I have developed a small scripting language and I've just started writing the very first native library bindings. This is practically the first time I'm writing a native extension to a script language, so I've run into a conceptual issue.
I'd like to write glue code for popular libraries so that they can be used from this language, and because of the design of the engine I've written, this is achieved using an array of C
structs describing the function name visible by the virtual machine, along with a function pointer.
Thus, a native binding is really just a global array variable, and now I must obviously give it a (preferably good) name. In C, it's idiomatic to put one's own functions in a "namespace" by prepending a custom prefix to function names, as in
myscript_run_bytecode(). The custom name shall ideally describe the name of the library which it is part of. Here arises the confusion.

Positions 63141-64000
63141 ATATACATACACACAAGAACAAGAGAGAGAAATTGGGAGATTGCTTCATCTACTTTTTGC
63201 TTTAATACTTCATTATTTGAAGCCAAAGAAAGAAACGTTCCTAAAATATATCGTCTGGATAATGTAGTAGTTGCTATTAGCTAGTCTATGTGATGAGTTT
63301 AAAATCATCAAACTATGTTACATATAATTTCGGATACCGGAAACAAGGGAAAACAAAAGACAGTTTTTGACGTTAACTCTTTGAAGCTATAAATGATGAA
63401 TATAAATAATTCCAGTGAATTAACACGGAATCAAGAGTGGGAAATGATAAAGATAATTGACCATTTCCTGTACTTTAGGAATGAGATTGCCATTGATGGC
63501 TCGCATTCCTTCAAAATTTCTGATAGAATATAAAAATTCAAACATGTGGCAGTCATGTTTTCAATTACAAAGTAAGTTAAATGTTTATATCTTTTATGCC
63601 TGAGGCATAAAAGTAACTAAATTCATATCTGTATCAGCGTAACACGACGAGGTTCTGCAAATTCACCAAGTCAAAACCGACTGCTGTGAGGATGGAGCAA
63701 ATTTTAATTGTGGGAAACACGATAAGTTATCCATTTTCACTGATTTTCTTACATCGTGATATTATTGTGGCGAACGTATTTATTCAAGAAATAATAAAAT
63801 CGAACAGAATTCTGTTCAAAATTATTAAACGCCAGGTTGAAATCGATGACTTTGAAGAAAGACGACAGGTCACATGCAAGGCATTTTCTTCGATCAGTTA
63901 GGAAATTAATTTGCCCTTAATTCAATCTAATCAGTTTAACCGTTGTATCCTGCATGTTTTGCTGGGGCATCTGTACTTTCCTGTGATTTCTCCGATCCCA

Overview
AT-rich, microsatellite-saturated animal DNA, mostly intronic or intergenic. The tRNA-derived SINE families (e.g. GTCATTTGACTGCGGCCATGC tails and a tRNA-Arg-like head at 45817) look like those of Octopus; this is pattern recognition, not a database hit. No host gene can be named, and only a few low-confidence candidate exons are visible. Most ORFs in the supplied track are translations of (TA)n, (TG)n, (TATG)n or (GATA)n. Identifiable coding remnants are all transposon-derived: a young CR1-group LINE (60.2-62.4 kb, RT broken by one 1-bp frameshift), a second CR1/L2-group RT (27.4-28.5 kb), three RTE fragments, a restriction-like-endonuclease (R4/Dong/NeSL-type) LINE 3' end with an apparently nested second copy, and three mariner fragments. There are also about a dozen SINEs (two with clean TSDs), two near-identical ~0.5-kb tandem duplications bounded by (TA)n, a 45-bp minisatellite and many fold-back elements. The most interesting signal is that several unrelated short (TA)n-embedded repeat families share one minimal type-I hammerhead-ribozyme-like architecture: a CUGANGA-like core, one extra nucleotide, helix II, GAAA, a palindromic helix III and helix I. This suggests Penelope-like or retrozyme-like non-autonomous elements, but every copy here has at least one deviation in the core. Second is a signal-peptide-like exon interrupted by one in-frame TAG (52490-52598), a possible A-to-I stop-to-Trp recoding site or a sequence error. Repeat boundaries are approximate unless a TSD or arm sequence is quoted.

Let's say I'm writing a binding for
libcURL. In this case, it seems reasonable to call my extension library
curl_myscript_binding, like this:
MYSCRIPT_API const MyScriptExtFunc curl_myscript_lib;
But now this collides with the
curl namespace. (I have even thought about calling it
curlmyscript_lib but unfortunately, libcURL does not exclusively use the
curl_ prefix -- the public APIs contain macros like
CURLOPT_*, so I assume this would clutter the namespace as well.)
Another option would be to declare it as
myscript_curl_lib, but that's good only as long as I'm the only one who writes bindings (since I know what I am doing with my namespace). As soon as other contributors start to add their own native bindings, they now clutter the
myscript namespace. (I've done some research, and it seems that for example the Perl cURL binding follows this pattern. Not sure what I should think about that...)
So how do you suggest I name my variables? Are there any general guidelines that should be followed?